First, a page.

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Jobless claims hover near lowest level in four decades

🕐 2 min read

WASHINGTON – Fewer Americans than forecast filed applications for unemployment benefits last week, giving workers more reason to feel secure in their jobs.

Jobless claims rose by 3,000 to 259,000 in the week ended Oct. 17, a report from the Labor Department showed on Thursday in Washington. The median forecast of 47 economists surveyed by Bloomberg called for 265,000. The four-week average, a less- volatile measure, was the lowest in four decades.

Claims have stayed within a historically low range in the past few months as employers retain staff to meet demand driven by steady consumer spending. At the same time, the pace of hiring has eased amid slowing overseas markets and lingering weakness in manufacturing and energy-related industries.

“The level of outright layoffs is very low,’ said Thomas Simons, a money-market economist at Jefferies in New York, who projected 260,000 claims. ”There isn’t much fat left to trim” in the labor market.

Economists’ estimates in the Bloomberg survey for weekly jobless claims ranged from 250,000 to 275,000. The previous week’s figure was revised to 256,000 from an initially reported 255,000.

The data cover the period that the Labor Department surveys businesses and households to calculate payrolls and the jobless rate for October.

The four-week moving average decreased to 263,250, the lowest since December 1973. The comparable reading for the September survey week was 272,500.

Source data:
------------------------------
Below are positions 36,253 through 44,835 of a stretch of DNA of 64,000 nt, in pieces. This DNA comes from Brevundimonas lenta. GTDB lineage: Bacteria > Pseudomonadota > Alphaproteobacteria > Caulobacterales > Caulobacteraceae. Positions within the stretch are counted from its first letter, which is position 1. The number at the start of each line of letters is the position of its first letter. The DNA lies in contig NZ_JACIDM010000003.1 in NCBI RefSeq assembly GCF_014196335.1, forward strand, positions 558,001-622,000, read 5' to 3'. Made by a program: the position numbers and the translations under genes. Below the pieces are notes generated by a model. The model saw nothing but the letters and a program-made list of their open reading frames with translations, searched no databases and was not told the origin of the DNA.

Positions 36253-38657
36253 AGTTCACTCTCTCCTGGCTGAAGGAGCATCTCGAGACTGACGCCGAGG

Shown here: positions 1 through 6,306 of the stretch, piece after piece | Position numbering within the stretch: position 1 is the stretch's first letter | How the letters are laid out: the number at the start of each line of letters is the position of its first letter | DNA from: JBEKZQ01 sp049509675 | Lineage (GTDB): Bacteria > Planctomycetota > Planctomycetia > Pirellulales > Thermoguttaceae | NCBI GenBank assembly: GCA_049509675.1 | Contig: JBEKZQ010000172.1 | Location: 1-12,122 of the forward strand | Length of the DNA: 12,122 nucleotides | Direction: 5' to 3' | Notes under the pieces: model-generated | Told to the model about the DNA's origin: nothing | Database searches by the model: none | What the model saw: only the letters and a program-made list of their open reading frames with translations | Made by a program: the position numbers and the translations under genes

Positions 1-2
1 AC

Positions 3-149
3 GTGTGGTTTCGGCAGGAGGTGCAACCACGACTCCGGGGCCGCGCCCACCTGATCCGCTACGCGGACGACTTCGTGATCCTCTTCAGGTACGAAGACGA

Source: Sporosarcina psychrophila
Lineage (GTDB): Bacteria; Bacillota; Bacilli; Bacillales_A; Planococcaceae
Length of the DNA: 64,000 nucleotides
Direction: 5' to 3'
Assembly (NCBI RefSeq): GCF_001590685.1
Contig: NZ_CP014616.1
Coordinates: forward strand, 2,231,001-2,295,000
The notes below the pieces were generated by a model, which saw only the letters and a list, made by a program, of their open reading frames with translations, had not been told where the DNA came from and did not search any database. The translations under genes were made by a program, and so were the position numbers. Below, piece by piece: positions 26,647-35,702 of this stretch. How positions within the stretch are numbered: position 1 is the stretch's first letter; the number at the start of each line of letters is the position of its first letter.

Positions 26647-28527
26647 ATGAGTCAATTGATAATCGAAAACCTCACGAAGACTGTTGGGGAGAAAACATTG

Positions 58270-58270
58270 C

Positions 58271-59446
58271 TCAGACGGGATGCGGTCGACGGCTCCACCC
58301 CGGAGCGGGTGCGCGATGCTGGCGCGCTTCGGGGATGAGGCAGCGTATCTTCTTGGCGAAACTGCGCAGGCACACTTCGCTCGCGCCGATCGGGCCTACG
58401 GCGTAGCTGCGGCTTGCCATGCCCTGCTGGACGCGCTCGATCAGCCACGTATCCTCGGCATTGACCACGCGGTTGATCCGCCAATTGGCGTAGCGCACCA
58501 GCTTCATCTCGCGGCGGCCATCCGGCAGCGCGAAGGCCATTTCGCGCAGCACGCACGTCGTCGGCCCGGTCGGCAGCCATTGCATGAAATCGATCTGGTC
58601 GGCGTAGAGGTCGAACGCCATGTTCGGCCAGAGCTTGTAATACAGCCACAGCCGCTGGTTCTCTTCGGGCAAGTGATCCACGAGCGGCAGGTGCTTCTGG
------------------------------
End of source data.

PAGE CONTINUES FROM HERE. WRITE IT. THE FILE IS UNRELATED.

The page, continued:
The number of people continuing to receive jobless benefits rose by 6,000 to 2.17 million in the week ended Oct. 10. The four-week average declined to the lowest since November 2000.

No states estimated data last week and there was nothing unusual in the data, a Labor Department spokesman said as the data were released.

Initial jobless claims reflect weekly firings, and a sustained low level of applications has typically coincided with bigger job gains. Many layoffs may also reflect company- or industry-specific causes, such as cost-cutting or business restructuring, rather than underlying labor market trends.

Since early March, claims have been below the 300,000 level that economists say is typically consistent with an improving job market.

Nevertheless, employment growth has taken a step down as hiring has cooled. The economy added fewer workers than projected in September and revisions cut the job count in prior months. The unemployment rate held at a seven-year low of 5.1 percent, and wages stagnated. A report this week showed payrolls fell last month in a majority of states.

The job market’s cumulative improvement is among reasons Federal Reserve policy makers, who meet on Oct. 27-28, are contemplating raising interest rates for the first time in almost a decade. The benchmark rate has been near zero since 2008.

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